Question: Why do we read Shir HaShirim on the Shabbat of Passover? Also, why don’t we recite a blessing before reading it as we do before reading Megillat Esther?
Answer: Rabbi Yisrael Chaim Friedman (Likutei Maharich, Seder Chol HaMoed Pesach, p. 38-39) states as follows, citing the Rema (Orach Chayim 490:9): “And it is the custom to read Shir HaShirim on the Shabbat of Chol HaMoed Pesach…because it speaks of the redemption [of our people] from Egypt: ‘L’susati b’richvei Paroh dimitich rayati – With My mighty steeds who battled Pharaoh riders I revealed that you are My beloved’ [Song of Songs 1:9].”
Rabbi Friedman continues: “And if the first day of Pesach occurs on Shabbat or Sunday so that there won’t be a Shabbat during Chol HaMoed…it’s read on either of the last days of Yom Tov – whichever is Shabbat.”
Rabbi Friedman, citing the Pri Megadim, explains that Shir HaShirim is specifically read on Shabbat because it allegorically talks of the era of Moshiach – the day that will be completely “Shabbat” (“yom shekulo Shabbat”). Why, then, isn’t it read on Shabbat on one of the first days of Pesach (should Shabbat fall out on one of those days)? Because, the Pri Megadim explains, we say many piyutim on those days and we don’t want to excessively burden congregants and their families and diminish their simchat yom tov.
But where in Shir HaShirim do we see a reference to the day that will be completely Shabbat?
Shir HaShirim 2:8 states, “Kol dodi hineh zeh ba me’daleg al he’harim me’kapetz al ha’gevaot – The voice of my beloved! Behold, it came suddenly to redeem me, as if leaping over mountains, skipping over hills.” The Gra comments that the words “The voice of my beloved! Behold, it came” refers to Moses’ promise that G-d will redeem us in the future and that He redeemed us in the past.
The Gra also notes that the words “Kol Dodi” allude to the four olamot (worlds): the present world, the world to come, the days of Moshiach, and the resurrection of the dead. We refer to these worlds at the conclusion of “Hakol Yoducha,” which we say in the birkat keriat Shema of Shacharit on Shabbat:
“Ein aroch Lecha Hashem Elokeinu ba’olam hazeh, v’ein Zula’techa l’olam haba, efes biltecha Go’alenu limot ha’moshiach, v’ein domeh Lecha Moshieinu l’tchiyat ha’meitim – There is no comparison to you Hashem, our G-d, in this world; and there will be nothing except for You, our King, in life of the World to Come; there will be nothing without You, our redeemer, in the days of Messiah, and there will be none like You, our savior; at the resurrection of the dead.”
The Gra explains that Shir HaShirim 2:8 alludes to these four olamot, and the latter three olamot all relate to Shabbat since the Gemara (Berachot 57b) states: Shabbat is one 60th of the World to Come.
Rabbi Eisentein (Otzar Dinim u’Minhagim, p. 414), comments: “It’s our custom to recite Shir HaShirim every Erev Shabbat since we prepare ourselves to honor the Shabbat queen. Therefore, we recite praises of the bride, which are mentioned numerous times in Shir HaShirim. Also, Shir HaShirim is an allegory of the love between two: the one who bestows (Hashem) and the one who receives (Knesset Yisrael). Shabbat is the agent that connects Knesset Yisrael to its father in heaven. It is therefore said to increase and strengthen the attachment and devotion between them.”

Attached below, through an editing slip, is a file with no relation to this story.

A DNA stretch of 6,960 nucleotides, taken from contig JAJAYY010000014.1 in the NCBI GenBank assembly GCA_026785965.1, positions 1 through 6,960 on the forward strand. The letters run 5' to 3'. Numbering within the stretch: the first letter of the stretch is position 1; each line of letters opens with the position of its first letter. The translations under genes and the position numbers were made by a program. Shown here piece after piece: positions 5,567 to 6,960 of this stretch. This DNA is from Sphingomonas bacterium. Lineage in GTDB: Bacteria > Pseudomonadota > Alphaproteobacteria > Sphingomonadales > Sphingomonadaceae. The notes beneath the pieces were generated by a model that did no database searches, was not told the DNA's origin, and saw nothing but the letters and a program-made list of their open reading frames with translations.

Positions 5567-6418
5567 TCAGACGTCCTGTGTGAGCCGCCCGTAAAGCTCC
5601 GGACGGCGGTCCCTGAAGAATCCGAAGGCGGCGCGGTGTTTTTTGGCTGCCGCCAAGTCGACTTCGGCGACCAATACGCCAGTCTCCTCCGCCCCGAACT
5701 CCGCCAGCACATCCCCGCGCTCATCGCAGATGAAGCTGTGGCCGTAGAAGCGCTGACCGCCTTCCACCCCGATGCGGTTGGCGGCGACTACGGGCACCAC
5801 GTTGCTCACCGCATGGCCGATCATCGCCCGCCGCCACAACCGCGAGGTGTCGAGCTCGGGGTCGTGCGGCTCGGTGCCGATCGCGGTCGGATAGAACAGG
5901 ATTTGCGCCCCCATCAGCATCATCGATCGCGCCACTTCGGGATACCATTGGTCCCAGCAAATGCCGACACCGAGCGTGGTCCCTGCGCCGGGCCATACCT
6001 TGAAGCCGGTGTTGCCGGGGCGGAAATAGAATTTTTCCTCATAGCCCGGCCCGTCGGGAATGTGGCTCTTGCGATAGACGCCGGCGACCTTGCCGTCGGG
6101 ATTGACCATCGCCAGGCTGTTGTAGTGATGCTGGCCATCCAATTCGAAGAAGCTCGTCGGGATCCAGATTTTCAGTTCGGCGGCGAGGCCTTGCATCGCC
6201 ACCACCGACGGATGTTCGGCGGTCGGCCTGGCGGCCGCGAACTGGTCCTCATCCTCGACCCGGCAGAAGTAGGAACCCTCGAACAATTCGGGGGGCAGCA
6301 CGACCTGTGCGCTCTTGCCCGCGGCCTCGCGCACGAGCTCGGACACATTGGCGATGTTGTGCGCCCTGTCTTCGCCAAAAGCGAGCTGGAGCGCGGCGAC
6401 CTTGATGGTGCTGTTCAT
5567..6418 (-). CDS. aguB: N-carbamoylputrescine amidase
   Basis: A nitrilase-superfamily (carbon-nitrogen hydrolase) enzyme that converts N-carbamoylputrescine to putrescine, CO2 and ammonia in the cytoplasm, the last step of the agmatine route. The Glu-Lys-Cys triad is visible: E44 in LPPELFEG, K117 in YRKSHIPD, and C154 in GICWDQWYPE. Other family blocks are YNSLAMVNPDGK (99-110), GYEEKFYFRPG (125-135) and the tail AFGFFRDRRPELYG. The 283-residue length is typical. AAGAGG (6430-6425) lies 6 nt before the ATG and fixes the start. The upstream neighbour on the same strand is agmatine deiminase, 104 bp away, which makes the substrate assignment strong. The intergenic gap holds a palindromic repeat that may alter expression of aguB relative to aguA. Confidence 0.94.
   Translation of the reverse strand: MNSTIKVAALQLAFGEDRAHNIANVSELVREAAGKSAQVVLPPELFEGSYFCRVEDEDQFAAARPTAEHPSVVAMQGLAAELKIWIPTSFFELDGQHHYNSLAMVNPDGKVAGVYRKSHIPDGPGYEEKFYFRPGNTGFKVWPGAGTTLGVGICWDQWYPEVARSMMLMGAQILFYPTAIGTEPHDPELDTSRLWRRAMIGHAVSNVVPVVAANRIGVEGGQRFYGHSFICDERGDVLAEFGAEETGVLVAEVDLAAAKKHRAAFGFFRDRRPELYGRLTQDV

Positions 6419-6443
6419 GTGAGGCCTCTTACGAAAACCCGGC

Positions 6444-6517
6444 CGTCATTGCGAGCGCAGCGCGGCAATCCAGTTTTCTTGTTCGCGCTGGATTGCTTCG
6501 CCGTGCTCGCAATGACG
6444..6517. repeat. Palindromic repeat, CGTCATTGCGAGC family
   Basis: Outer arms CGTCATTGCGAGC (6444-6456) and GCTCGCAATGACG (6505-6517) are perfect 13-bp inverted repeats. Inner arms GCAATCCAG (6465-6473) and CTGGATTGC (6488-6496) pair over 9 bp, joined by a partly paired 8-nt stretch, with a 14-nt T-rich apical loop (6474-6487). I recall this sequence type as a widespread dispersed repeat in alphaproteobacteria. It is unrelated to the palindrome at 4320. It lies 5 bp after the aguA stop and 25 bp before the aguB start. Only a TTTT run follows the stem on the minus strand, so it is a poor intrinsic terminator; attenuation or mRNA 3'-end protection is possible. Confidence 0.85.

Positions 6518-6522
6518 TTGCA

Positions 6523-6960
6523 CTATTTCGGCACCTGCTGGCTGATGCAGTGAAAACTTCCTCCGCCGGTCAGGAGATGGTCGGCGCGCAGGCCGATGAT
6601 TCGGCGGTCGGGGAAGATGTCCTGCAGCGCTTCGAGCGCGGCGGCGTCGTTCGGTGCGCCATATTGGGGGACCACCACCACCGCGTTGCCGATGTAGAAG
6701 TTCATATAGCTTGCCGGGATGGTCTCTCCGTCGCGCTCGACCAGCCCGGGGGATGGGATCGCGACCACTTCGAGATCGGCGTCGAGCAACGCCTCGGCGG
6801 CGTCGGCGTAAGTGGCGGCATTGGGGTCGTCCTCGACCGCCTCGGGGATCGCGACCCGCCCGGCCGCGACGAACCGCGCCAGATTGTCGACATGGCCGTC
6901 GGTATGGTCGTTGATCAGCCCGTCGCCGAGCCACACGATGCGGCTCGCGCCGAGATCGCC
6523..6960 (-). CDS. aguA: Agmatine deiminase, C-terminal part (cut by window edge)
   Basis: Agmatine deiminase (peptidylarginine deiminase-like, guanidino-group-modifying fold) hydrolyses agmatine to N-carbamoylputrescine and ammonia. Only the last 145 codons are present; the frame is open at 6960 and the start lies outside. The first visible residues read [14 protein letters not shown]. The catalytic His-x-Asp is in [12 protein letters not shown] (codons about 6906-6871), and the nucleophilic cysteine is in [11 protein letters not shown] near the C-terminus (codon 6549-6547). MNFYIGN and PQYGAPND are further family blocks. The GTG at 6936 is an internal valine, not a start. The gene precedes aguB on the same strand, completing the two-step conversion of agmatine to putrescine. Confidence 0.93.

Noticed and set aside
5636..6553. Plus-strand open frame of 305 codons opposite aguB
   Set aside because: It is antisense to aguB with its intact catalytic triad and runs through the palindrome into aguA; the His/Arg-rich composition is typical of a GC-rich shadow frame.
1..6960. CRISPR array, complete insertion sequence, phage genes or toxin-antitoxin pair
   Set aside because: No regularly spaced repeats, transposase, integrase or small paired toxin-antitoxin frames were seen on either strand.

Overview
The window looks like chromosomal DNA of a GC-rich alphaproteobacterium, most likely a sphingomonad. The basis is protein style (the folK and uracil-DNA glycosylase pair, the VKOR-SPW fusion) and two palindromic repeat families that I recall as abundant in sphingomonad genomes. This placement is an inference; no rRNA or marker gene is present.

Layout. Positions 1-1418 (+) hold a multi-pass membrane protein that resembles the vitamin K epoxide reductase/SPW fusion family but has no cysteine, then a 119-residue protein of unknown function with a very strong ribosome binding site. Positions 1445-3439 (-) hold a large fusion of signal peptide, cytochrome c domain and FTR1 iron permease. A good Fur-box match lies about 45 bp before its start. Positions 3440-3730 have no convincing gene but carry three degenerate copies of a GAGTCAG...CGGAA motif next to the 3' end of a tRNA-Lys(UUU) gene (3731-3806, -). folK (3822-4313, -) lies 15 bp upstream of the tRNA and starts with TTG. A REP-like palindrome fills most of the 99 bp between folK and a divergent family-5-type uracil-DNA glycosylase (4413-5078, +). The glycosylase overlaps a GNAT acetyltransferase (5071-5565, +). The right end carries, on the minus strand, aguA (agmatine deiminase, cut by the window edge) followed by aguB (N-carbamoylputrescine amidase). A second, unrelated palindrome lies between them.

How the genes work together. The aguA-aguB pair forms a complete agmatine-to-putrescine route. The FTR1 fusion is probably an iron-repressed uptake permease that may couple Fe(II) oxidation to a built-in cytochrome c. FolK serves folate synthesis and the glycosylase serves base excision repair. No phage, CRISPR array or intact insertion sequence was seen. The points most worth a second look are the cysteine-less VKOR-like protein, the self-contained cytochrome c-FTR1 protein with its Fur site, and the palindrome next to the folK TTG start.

We thus clearly see a Shabbat connection in Shir HaShirim. It’s true that Yom Tov is also sometimes called “Shabbat,” but Yom Tov is on a lower level than an actual Shabbat since it doesn’t possess the same level of sanctity. It’s only referred to as a Shabbat in terms of shvita mi’melacha – a day on which we are proscribed from performing labor.
As for reading the five megillot and saying a blessing beforehand, we find the following in Mesechet Soferim (14:3): “When reading Ruth, Shir HaShirim, Kohelet, Eichah, and Megillat Esther, one should say [the blessing of] ‘al mikra megillah – [who has commanded us] to read the megillah’ even though it’s in the Hagiographa (Ketuvim).”
(The mishnah adds this last statement since the previous mishnah states: “One who reads from the Hagiographa is required to say [the blessing of] ‘to read from the holy writings.’”)
Nachalat Yaakov, the main commentary to Masechet Soferim, notes that the Rema (Orach Chayim 490:9, quoting the Beit Yosef) states that our custom is not to recite a berachah before leining any of the megillot other than Esther.
Nachalat Yaakov explains: “This ruling is probably due to the fact that these other megillot are [generally] not written on [and read from] a scroll. Rather, they are read from a book that includes other books of Scripture. In earlier times, when megillot were written on scrolls, we read the blessing beforehand, as Mesechet Soferim suggests.”
Rabbi Yosef Grossman (Otzar Erchei HaYahadut p. 39) offers the same reason for not reciting a blessing on Megillat Eichah and explains: The scribes were not accustomed to write it [on a scroll] since we hope and look forward each day to the possibility that our Tisha B’Av mourning will be transformed into a day of joy and happiness, with no further need to read Eichah.”
This reasoning doesn’t apply to Shir HaShirim, from which we derive much pleasure, but since most people don’t read Shir HaShirim from a scroll, we follow the Rema’s ruling and don’t say a blessing beforehand (although the Gra rules that one should read it from a scroll and say a blessing).
Not saying a blessing doesn’t diminish this special reading as we know from the Gemara (Berachot 15a) that a deed is considered accomplished even if no blessing (the birchat hamitzvah) is said beforehand.
In the merit of properly observing the laws and traditions of Passover, may we merit Moshiach speedily in our days so we may fully observe Passover in the rebuilt Jerusalem.